Poor Management Compartmentalization
I just received a call from my cell phone service company asking if I wanted to renew my contract. I said, "No. I have ...
And the reaction of the caller? She just read -- monotone -- the script for the "No"s. Not a question about what had gone wrong with the phone, or which phone it was, or if I'd renew if they sent me a new phone at a discount.
The problem, of course, was that this renewal call was from the renewals department call center, someone (perhaps outsourced) who was only paid to get a yes or no answer and who, I'm guessing, didn't even have a protocol to follow if the answer was in the Maybe or Other pile.
What does this have to do with state and local government? Plenty.
Just last month, a local agency (which shall go nameless) couldn't redirect my call and hung up on me three times after telling me that no one was in charge. The truth of the matter was that the agency was temporarily without a director, but for the person on the other end of the line, that settled my question. I had asked for the director, they didn't have one, end of story. My real question -- what I would have asked the director or anyone in charge -- didn't really matter. The operator's call job was to direct calls and this call didn't have a direction, at least not one that the operator could route.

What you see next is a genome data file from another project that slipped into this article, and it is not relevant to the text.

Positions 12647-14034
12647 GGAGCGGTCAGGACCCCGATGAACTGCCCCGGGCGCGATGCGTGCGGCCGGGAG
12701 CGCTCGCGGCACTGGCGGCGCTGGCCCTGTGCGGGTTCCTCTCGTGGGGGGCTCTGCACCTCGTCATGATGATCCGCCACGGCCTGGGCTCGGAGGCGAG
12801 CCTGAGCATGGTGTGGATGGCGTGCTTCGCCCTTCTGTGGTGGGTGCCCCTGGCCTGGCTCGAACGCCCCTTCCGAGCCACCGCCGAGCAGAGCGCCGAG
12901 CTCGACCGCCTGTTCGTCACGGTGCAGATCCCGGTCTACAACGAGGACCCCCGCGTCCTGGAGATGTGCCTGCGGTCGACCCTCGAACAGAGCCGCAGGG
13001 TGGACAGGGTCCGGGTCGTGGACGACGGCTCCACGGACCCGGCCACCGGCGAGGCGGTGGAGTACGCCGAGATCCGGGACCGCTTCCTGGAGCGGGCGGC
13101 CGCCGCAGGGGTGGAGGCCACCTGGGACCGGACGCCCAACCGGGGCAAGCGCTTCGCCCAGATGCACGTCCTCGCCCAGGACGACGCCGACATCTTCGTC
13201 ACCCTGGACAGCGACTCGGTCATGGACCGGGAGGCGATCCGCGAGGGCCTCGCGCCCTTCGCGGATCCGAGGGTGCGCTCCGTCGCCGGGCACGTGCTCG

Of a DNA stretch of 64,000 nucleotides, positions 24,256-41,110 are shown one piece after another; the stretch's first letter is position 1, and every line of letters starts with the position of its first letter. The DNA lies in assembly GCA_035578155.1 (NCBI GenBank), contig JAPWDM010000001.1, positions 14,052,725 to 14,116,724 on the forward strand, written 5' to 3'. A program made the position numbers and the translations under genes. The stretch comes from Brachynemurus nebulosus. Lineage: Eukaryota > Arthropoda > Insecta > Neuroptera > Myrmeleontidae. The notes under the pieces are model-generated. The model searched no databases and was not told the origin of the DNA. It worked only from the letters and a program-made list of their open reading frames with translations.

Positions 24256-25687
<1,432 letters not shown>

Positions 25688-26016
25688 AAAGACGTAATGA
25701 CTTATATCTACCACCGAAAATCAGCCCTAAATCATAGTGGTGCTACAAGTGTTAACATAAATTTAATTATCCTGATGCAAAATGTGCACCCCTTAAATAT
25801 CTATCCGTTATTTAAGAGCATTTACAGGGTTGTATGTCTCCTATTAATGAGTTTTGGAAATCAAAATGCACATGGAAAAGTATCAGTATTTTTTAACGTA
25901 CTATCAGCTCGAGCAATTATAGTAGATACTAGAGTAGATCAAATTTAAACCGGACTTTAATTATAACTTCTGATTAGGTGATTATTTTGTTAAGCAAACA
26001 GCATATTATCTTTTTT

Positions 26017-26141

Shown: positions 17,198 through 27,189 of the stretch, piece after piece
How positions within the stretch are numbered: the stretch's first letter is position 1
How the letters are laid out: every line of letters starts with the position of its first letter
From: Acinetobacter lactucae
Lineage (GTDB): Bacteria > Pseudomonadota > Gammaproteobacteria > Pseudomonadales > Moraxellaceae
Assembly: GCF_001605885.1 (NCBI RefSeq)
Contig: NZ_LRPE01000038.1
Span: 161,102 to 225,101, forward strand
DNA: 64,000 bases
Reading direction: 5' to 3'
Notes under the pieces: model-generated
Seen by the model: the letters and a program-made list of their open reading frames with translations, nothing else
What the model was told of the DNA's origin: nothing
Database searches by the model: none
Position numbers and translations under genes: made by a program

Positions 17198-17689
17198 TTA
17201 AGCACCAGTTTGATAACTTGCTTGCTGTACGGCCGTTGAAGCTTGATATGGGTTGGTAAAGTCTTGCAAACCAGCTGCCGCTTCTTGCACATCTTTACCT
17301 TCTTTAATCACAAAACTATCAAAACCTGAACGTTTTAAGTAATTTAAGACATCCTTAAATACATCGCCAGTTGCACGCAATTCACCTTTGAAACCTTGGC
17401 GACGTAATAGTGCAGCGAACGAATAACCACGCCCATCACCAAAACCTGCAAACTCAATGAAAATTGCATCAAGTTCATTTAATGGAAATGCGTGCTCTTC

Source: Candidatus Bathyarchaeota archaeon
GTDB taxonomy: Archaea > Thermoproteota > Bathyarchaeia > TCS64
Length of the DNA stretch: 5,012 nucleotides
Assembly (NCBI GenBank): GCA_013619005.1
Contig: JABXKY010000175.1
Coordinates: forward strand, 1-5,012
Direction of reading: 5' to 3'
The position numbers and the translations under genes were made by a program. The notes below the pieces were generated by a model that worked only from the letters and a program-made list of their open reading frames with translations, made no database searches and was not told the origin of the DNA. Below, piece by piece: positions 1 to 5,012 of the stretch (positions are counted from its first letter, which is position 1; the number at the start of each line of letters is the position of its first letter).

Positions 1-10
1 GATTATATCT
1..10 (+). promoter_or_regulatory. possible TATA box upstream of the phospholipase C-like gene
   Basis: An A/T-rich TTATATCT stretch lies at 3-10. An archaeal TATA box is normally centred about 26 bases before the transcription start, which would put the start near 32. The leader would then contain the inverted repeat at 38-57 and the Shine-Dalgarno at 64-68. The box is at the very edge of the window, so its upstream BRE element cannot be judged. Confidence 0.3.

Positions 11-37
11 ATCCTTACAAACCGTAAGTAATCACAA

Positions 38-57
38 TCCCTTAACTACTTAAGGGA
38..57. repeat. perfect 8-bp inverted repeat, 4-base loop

That was the management problem -- no one had explained the agency's purpose or structure to the operator. Nor had anyone familiarized the operator with other related agencies. It turned out that my query actually pertained to another department. But it took several more calls to figure that out.
And it will take hours on hold to get my phone fixed. At least I can opt out of that contract.
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